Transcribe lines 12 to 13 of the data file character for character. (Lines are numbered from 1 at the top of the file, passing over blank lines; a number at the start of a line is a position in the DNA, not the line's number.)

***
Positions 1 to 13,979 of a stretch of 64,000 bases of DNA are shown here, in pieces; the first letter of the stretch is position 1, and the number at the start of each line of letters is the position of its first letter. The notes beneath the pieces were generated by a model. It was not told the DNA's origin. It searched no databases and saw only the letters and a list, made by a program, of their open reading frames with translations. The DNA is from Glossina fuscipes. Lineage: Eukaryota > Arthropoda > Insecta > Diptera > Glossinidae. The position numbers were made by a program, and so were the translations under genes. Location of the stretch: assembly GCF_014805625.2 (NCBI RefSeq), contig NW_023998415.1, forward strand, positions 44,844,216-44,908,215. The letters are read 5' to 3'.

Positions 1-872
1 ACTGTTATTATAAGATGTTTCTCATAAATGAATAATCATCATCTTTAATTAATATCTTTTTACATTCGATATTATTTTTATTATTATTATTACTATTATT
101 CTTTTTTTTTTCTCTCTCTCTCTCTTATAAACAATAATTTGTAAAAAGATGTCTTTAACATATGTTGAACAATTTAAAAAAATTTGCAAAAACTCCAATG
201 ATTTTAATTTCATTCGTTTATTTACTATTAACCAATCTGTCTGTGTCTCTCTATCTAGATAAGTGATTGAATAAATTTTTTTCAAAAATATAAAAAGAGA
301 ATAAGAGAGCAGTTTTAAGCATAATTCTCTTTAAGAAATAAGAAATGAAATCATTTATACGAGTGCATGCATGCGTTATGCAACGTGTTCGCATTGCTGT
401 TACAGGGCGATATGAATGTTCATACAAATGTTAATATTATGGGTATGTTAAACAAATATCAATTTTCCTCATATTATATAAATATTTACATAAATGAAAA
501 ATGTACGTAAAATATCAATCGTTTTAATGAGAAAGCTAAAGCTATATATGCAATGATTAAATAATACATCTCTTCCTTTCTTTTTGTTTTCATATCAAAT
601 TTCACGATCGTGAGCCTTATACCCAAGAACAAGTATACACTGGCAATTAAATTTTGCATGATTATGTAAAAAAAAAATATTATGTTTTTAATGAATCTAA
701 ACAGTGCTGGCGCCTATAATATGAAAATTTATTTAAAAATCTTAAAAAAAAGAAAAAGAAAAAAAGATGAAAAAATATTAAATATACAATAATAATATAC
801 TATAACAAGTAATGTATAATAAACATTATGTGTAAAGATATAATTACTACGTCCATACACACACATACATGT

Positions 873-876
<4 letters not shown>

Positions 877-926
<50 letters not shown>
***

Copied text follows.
Positions 873-876
<4 letters not shown>